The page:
Originally posted by GradyPhilpott
Actually, gallopinghordes, I am pro-choice, but let's be honest with ourselves. No human has ever given birth to a toad or a pinto bean. Abortion
Grady, it's true that you hadn't declared a position in the debate (until the above-quoted post), but you've been arguing the anti-choice side.
Since you've been arguing it, I've assumed you believed it, apparently in error.
If abortion is homicide then throwing away a plum seed is cutting down a tree. No human has ever given birth to toad or a pinto bean, but at
conception the mother-to-be hasn't given birth to a baby, either.
There is a distinction to be drawn between levels of maturation. An embryo at conception is not a baby, it's a one-celled organism containing the
genetic blueprint to become a baby. It's a potential baby, in other words. I see no justification for treating the potential as if it were the
actuality, and frankly neither you nor anyone else has presented any. You've simply acted as if it were self-evident, which it's not.
We need to recognize how nature operates. All organisms produce far more potential offspring than can possibly come to maturity. The ecosystem
won't support them all, and so the great majority of those potential offspring must die at some stage of their maturation process. A tree produces
huge numbers of seeds; most of those never sprout at all; of those that do, all but a very few are eaten, pulled up, trampled, or shaded to death.
The same pattern applies to all animal species as well, including humans. Our natural reproductive strategy makes it difficult perhaps to see this,
but it's true.
Biologists recognize two different reproductive strategies, which are usually called "R" and "K." An "R" strategy is followed by all plants and
most animals. It involves tossing out as many offspring as possible and then forgetting about them, trusting in the law of averages to ensure that
enough survive to maturity to maintain the species.
Some animals, however, follow a "K" strategy instead. This involves having fewer offspring, but caring for and protecting them so that of those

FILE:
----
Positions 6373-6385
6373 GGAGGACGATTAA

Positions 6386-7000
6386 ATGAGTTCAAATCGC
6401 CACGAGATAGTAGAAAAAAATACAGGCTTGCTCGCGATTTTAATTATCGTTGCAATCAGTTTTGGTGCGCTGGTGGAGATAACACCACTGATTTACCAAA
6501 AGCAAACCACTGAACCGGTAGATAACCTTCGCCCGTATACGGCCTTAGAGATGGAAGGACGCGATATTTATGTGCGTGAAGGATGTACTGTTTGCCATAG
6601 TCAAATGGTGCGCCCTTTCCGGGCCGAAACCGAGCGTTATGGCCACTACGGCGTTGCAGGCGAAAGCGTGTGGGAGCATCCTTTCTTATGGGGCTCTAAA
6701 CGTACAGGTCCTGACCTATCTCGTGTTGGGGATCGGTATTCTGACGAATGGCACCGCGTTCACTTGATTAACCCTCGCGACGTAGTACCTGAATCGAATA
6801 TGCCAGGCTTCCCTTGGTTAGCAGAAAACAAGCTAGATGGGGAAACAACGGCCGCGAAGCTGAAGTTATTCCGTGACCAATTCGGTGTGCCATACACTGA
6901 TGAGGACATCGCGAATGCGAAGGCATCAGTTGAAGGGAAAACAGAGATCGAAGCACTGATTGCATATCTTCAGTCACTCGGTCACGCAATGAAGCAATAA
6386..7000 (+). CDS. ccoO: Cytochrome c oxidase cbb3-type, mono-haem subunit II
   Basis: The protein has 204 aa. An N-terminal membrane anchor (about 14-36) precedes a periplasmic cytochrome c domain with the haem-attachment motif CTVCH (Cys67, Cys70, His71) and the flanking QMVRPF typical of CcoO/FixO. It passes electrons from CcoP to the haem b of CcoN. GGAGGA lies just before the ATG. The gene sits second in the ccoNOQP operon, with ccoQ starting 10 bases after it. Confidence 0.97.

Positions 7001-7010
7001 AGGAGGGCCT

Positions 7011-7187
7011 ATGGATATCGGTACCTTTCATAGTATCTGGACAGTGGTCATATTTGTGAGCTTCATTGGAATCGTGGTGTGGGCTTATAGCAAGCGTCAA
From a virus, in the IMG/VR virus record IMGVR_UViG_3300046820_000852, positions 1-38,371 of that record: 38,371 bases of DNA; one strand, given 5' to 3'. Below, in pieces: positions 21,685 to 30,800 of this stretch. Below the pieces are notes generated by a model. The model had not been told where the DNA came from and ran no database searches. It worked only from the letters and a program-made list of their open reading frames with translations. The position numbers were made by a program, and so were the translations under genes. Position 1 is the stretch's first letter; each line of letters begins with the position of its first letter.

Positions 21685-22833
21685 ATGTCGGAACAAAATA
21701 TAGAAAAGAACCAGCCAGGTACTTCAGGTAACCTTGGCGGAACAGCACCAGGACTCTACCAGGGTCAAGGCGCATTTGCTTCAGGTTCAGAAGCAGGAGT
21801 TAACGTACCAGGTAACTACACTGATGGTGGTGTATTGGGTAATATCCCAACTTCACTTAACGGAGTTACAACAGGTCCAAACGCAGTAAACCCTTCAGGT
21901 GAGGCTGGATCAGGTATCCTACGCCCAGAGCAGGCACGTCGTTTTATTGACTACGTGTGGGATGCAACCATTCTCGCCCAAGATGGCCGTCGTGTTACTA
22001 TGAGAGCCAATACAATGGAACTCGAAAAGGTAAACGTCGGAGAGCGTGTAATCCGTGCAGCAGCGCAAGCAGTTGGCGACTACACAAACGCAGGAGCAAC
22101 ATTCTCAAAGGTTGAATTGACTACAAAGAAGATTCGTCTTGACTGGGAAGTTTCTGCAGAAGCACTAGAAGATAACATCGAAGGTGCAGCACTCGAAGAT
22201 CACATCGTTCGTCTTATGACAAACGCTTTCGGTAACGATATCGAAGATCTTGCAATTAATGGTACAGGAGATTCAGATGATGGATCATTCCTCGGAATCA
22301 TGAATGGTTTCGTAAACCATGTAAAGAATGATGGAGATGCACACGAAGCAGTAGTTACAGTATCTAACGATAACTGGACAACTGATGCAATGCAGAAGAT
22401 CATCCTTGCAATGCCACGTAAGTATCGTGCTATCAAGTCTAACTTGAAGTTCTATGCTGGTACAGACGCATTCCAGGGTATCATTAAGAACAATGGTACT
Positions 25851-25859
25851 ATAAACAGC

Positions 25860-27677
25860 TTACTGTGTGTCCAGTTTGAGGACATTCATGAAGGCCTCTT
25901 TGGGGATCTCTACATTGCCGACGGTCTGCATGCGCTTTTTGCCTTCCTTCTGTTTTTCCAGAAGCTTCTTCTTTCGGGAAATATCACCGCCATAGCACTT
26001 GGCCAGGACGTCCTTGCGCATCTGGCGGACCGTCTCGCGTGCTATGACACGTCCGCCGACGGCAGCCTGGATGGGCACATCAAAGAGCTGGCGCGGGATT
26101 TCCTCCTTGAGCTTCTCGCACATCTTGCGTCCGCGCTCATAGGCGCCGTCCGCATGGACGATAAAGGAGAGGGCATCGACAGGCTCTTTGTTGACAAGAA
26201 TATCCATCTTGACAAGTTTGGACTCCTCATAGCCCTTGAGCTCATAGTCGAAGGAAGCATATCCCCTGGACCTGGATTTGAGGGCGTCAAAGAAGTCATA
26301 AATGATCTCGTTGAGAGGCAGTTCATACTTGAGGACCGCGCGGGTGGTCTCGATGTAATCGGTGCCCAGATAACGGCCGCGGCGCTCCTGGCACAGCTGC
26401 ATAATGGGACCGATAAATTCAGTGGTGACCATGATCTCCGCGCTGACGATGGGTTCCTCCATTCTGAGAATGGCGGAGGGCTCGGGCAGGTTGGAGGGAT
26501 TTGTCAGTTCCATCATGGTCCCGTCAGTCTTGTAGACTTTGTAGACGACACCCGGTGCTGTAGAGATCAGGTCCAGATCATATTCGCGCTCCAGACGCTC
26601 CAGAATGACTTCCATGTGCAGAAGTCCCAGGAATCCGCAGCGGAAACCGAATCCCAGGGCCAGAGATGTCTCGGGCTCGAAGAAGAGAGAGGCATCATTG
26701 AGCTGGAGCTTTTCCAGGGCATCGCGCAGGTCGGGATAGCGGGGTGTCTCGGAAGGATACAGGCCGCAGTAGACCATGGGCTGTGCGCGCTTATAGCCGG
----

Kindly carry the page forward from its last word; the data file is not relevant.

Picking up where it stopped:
few, a high percentage survive to maturity. Most of the more intelligent species of animal, definitely including ours, do this. Because we are wired
to care for and nurture our young as part of our natural reproductive strategy, it is that much harder to see that we, too, are subject to the natural
principle that most of our potential offspring must die -- in exactly the same percentage as for a tree.
Not every sperm cell is a potential baby, because there are vastly more sperm than ova, but every ovum is one. Every month that does not result in
conception, a woman flushes a potential baby down the toilet. Of those that are conceived, a fairly high percentage are naturally aborted. In the
old days before modern medicine, quite a high percentage of fetuses that survived to become babies died in childhood, despite the nurturing and
protection we naturally provide them. In this way, nature keeps our numbers in check (or did before we bollixed the works), killing potential (or
actual) human beings, most before conception, the rest either during gestation or in childhood.
These deaths must happen. There is no alternative. We are subject to natural limits like every other species of life.
But what we can do, is try to ensure that the deaths occur as early in the process as possible. A child who dies of a childhood disease suffers far
more than an ovum that's flushed down the toilet, and so do its parents. An embryo at conception, which has no brain and so no human thoughts or
feelings, suffers no more than an unfertilized ovum when aborted (whether naturally or by induction). A fetus near term -- that might be a different
story. Probably is, in fact.
It is better, because of the relative suffering involved for all parties, to contracept than to abort. It is better to abort early than to abort
late. It is better to abort late than to expose an unwanted infant. And it is better to expose an unwanted infant than to have a child die of
But to actually have all potential human beings become actual human beings is a natural impossibility, and this we must accept. If we could ensure
that all the necessary deaths occurred before conception, that would be just dandy, but we can't. And to say that, when we fail to do this, we must
not abort the pregnancy, is only to push the date of (someone's) death further down the line, when suffering will be greater.